Focaccia

I recently got a new cook book for my birthday. Gill Meller’s ‘Gather’ and it is all kinds of beautiful. Rustic, hearty and all about good, fresh ingredients. The dream.

It’s not a wholly vegan cook book in any way, but I like to flick through the pages, choose things I like the look of and challenge myself to see how I can veganise them.

So this week, I’m all about bread! I’ve been meaning to practice my bread making for a while now and thought I’d start with this focaccia from Gill’s book. As breads go, focaccia is one of the easiest and you can be pretty versatile with what you put on top of it. Gill Meller goes for bacon, red onion, garlic and lots of fresh rosemary and sage in his book. Obviously I don’t eat bacon, so I opted for olives, red onion, garlic, fresh sage leaves, olive oil and a whole load of salt and pepper and I seriously loved it!

As you can see by my photo, I did slightly over bake. But I do think its important to not only show all the amazing things you bake but also the bakes that don’t come out so well. Things don’t always go to plan, and that’s fine!

Anyway, here is the recipe below with my little tweaks.

Ingredients:

  • 500g strong white bread flour, plus extra for dusting
  • 1 tsp instant dried yeast
  • 10g sea salt
  • 50 ml olive oil, plus extra for drizzling
  • 400 ml water
  • 1 red onion, chopped roughly
  • 1 cup of fresh sage leaves, washed
  • 3 big garlic cloves, roughly chopped
  • 1/2 cup of olives pitted and roughly chopped
  • 1 tbsp mixed dried herbs
  1. Mix together the flour, yeast, salt, olive oil and water in a large mixing bowl. Give it all a good mix and it should create a very sticky dough. Don’t worry about adding more flour, it’s meant to be sticky!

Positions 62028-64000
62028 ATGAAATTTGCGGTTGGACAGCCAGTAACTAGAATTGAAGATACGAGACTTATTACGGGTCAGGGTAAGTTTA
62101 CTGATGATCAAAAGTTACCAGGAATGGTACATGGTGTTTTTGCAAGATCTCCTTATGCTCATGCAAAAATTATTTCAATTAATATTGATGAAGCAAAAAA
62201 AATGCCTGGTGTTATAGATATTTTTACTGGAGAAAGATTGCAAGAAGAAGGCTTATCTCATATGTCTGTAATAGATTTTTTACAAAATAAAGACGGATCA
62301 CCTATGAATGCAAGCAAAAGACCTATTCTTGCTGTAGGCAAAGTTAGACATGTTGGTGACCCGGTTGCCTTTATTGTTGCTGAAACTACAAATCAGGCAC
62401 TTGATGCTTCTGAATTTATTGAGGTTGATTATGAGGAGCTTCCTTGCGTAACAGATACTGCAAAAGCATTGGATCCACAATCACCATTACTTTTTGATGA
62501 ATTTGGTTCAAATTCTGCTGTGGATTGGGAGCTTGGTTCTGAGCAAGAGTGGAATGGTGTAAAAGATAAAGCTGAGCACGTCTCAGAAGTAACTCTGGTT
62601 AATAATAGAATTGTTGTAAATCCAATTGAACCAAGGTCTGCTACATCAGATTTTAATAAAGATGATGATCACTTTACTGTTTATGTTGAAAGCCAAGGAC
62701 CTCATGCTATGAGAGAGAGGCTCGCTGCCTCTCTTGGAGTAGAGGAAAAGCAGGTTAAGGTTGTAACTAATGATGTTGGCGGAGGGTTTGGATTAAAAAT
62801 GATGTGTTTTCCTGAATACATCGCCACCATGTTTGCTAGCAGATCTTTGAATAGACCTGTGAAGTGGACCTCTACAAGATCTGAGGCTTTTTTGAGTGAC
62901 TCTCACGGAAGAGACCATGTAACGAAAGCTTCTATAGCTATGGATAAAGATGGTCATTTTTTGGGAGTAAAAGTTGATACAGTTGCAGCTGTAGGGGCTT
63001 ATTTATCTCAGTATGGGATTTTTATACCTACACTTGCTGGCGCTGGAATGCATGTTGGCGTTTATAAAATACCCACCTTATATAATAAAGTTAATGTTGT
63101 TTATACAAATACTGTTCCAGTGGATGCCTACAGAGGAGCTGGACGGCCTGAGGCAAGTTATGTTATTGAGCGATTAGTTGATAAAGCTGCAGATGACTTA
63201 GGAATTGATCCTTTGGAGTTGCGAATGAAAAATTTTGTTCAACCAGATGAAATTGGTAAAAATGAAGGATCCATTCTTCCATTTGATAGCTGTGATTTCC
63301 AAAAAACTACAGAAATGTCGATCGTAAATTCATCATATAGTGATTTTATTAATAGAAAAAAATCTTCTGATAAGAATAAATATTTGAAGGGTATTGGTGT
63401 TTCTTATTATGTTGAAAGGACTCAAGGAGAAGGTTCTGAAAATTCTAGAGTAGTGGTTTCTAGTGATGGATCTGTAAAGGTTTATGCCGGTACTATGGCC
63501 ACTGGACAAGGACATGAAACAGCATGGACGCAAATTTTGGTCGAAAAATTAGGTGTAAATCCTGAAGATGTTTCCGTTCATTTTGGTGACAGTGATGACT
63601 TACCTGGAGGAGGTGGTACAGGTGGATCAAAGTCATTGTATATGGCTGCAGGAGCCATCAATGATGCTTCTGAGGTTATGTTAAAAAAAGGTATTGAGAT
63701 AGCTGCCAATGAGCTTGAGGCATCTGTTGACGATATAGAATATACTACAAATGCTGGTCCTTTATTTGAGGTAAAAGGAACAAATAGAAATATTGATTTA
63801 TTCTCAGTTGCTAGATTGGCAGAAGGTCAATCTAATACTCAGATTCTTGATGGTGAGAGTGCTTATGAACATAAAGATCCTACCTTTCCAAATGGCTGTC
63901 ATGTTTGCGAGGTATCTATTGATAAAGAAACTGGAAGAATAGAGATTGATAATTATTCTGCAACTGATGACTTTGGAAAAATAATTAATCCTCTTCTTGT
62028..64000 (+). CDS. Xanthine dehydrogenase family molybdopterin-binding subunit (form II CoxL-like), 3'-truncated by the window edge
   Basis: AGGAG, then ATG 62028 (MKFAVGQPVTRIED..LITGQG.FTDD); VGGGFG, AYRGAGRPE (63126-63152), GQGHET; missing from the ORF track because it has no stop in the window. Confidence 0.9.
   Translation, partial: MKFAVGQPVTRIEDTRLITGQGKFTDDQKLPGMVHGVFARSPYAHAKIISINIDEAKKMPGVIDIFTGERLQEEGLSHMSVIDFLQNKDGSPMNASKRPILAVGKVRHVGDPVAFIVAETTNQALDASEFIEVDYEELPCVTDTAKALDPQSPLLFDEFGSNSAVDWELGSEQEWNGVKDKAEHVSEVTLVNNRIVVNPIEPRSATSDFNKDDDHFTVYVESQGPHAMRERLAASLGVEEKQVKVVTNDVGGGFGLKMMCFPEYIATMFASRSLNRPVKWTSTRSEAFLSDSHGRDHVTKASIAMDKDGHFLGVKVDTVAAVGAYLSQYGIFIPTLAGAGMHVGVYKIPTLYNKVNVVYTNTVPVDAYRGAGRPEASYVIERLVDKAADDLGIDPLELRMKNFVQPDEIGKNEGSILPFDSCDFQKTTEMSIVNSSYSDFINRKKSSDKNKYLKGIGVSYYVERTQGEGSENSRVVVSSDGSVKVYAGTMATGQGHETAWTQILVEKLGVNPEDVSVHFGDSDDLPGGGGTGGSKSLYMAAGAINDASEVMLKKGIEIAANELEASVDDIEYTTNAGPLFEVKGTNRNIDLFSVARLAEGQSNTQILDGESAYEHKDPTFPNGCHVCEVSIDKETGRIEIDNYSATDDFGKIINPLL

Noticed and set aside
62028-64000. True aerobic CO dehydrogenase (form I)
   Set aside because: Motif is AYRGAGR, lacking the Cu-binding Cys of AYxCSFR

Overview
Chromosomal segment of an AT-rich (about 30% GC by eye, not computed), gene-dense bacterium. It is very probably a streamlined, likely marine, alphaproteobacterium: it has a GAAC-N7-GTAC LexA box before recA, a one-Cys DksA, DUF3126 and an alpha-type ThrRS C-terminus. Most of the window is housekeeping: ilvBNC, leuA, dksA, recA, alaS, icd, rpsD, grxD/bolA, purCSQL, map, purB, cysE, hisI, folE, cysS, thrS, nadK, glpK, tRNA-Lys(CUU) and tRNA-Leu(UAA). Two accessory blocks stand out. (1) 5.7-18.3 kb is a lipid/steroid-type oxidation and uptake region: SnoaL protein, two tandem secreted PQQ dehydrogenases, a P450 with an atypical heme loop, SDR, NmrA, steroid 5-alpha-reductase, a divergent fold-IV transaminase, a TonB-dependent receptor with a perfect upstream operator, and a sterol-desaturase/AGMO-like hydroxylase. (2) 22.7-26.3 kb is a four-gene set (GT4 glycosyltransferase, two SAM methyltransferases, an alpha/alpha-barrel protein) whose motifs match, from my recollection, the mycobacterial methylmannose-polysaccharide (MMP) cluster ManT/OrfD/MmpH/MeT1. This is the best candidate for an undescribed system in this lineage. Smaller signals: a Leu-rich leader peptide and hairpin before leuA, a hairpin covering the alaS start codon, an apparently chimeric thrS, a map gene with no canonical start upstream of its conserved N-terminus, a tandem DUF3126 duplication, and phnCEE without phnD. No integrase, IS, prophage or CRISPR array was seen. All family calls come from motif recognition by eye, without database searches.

2. Turn out the dough onto a lightly floured surface and knead for 10 minutes. As the dough is really sticky, I would strongly advise using a mixer with a dough hook and let that do all the hard work. It should produce a dough that is sticky, soft and smooth.
  3. Then, lightly oil a large bowl, and place the dough in one big lump into the oiled bowl. Cover with cling film tightly, and put in a warm place to prove for 1.5 hours, or until the dough has doubled in size.
  4. In the meantime, put a tbsp or so of olive oil into a frying pan and fry your chopped red onion for 3 minutes on a medium heat. Then add your garlic and dried mixed herbs, season well and fry for a further 5 minutes. You want the onions to go brown on the edges and begin to caramelise. Then take off the heat.
  5. Once your dough has proved, lightly oil a baking tray measuring roughly 22 x 30cm. Lightly dust this tray with a bit of flour and turn out the dough onto it. Gently press out the dough to the sides with your fingers so its a rough rectangle shape.
  6. Evenly spread your cooked onions and garlic over the dough and press these into the dough. You then want to remove your sage leaves from the stalks and stick them into the dough. Press all your toppings into the dough with your fingers.
  7. Then, put some cling film to completely cover your dough and leave it again in a warm place to prove for a further 35 minutes.
  8. Once it has proved for the second time add your olives to the dough. Press all your toppings into the dough again and season the whole thing with salt and pepper. Add a generous drizzle of olive oil over and place it on the middle shelf of your pre heated oven at 190 degrees celsius for 35 minutes, or until it is lightly golden.
  9. Leave to cool slightly, but eat it warm.

Laura

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